Shortly before 6:00am on the morning of Monday 4 February 2019, a fire broke out on the 22nd floor of the Neo200 Complex at 200 Spencer Street in Melbourne. Residents of the 372-apartment building were evacuated. Fortunately, there were no casualties.
Whilst the authorities will conduct their investigations and prepare detailed reports detailing the cause and progress and path of the fire, it has been widely reported that aluminium composite panels with a combustible polyethylene core formed part of the construction of the balconies and that this combustible cladding may have contributed to the spread of the fire up the building to the 29th floor before it was extinguished.
Combustible cladding used in the construction of commercial and residential buildings across Australia remains a significant concern and risk for owners, occupants, builders and developers alike.
It has also engendered a response and action from State and Territory governments across the country.
In July 2017, in response to the tragic Grenfell Tower fire in London and the Lacrosse building fire also in Melbourne, NSW Minister for Better Regulation, Matt Kean, announced a co-ordinated, whole of government 10-point plan approach related to the use of potentially dangerous cladding in NSW.
As part of the 10-point plan, the Cladding Taskforce was established and new laws have been introduced.
Cladding Registration Regulation
The NSW Government introduced the Cladding Registration Regulation1 to make provision for the identification of, and collection of information about, buildings to which external combustible cladding has been applied.
Building registration requirement
The Cladding Registration Regulation requires owners of certain buildings to check for external combustible cladding and register all affected buildings with the NSW Government on the NSW Cladding Registration portal at www.claddingregistration.nsw.gov.au.
A person who fails to register affected buildings by the deadline is liable for a fine of $1,500 ($3,000 for companies). The fine is doubled if the person or company fails to register buildings despite having been directed to do so by the Minster for Planning, Planning Secretary, Fire and Rescue NSW or a local council.
Owners of existing buildings occupied before 22 October 2018 have until 22 February 2019 to register their building.
For new buildings that are yet to be occupied, the deadline for registration is 4 months after the building is first occupied.
Types of Buildings required to be registered
The Cladding Registration Regulation applies to new and existing two or more storey buildings of the following types:
- residential apartment buildings;
- other types of residential buildings where unrelated people sleep such as hotels, boarding houses, backpackers and student accommodation;
- aged-care buildings, hospitals and day surgeries (and any associated single dwellings within the building); and
- public assembly buildings where people may gather for social, theatrical, political, religious or civil purposes such as theatres, cinemas, schools and churches and any associated single dwellings within the building.
Types of Cladding
The Cladding Registration Regulation applies if any of these types of buildings have external combustible cladding made up of the following materials:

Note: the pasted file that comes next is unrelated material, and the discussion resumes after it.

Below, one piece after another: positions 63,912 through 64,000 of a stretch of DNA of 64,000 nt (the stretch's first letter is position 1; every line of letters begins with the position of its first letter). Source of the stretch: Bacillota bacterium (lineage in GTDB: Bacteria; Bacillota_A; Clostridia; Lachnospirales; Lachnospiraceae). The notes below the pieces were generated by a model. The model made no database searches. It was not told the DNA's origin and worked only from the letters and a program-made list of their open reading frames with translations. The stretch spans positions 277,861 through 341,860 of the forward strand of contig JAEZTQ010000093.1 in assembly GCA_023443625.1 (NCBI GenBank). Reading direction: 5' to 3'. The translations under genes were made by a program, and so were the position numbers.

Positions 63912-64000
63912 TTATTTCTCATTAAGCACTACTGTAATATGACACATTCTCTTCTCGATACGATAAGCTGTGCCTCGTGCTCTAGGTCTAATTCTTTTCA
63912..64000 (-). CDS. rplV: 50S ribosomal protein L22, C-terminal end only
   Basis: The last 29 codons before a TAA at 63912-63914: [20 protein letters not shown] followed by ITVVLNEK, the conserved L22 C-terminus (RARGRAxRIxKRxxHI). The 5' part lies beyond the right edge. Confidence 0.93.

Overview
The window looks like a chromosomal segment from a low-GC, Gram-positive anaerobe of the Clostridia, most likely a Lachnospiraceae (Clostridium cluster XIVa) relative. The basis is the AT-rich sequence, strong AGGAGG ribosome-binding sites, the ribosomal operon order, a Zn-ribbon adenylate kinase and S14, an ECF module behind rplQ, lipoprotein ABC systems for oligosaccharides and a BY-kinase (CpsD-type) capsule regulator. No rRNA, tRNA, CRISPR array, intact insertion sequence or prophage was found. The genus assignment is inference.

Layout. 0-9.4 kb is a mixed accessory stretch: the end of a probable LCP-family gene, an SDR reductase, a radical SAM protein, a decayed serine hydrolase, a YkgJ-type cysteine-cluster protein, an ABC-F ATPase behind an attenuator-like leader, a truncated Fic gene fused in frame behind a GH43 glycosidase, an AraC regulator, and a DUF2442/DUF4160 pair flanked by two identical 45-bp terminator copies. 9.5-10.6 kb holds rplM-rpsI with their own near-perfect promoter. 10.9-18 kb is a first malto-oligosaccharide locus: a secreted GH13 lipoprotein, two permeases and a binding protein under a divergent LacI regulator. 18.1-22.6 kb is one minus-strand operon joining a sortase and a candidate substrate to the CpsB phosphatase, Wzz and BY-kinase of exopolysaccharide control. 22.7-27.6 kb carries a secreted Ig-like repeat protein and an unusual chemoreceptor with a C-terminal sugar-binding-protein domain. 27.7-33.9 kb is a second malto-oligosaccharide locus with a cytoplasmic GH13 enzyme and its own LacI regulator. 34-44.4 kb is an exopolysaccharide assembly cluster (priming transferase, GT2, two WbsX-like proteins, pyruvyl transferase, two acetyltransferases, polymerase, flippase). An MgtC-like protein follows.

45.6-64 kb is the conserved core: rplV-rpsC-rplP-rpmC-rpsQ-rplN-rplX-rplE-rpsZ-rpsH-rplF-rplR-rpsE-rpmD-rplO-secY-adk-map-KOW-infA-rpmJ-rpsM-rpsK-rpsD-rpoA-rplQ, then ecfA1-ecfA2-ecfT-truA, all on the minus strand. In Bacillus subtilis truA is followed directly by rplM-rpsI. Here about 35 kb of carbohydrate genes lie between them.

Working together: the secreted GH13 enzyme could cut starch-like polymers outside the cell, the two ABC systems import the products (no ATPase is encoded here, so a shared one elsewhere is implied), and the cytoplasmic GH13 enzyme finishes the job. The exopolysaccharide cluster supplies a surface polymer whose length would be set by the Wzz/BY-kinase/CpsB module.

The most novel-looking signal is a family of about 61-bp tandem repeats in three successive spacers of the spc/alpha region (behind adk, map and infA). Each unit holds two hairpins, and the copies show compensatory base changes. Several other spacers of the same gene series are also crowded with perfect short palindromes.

- metal composite panels, including products the consist of aluminium, zinc, or copper out layers and a core material; or
- insulated cladding systems including systems comprised of polystyrene, polyurethane, and polyisocyanurate.
Does the Cladding Registration Regulation apply to your building?
If you are the owner of a building with the type of external combustible cladding noted above, then the Cladding Registration Regulation applies to your building and needs to be registered.
If your building was occupied before 22 October 2018, the deadline for registration is 22 February 2019.
You do not need to be certain about the level of combustibility of the cladding on your building nor does the presence of external combustible cladding necessarily mean that it is a fire hazard, but it does need to be registered.
How do you know if the cladding on your building is a fire hazard?
If you are concerned about the cladding on your building, there are a number of steps that you should consider taking. Those steps include:
- requesting a materials certificate from the builder who installed the cladding or the manufacturer of the cladding panels;
- inspecting council records to obtain details of the type of cladding installed on your building; and
- arranging for a qualified building consultant to carry out a site investigation, document audit, and if required an invasive inspection testing of the cladding on your external wall.
Bartier Perry's building and construction lawyers can:
- assist you with determining if your building is required to be registered under the Cladding Registration Regulation;
- recommend appropriately qualified building consultants with combustible cladding experience to assist you in assessing the cladding on your building; and
- advise you in respect to any potential claim you may have if non-compliant combustible cladding has been used on the external walls of your building.
1 Environmental Planning and Assessment Amendment (Identification of Buildings with External Combustible Cladding) Regulation 2018 (Cladding Registration Regulation).
The content of this article is intended to provide a general guide to the subject matter. Specialist advice should be sought about your specific circumstances.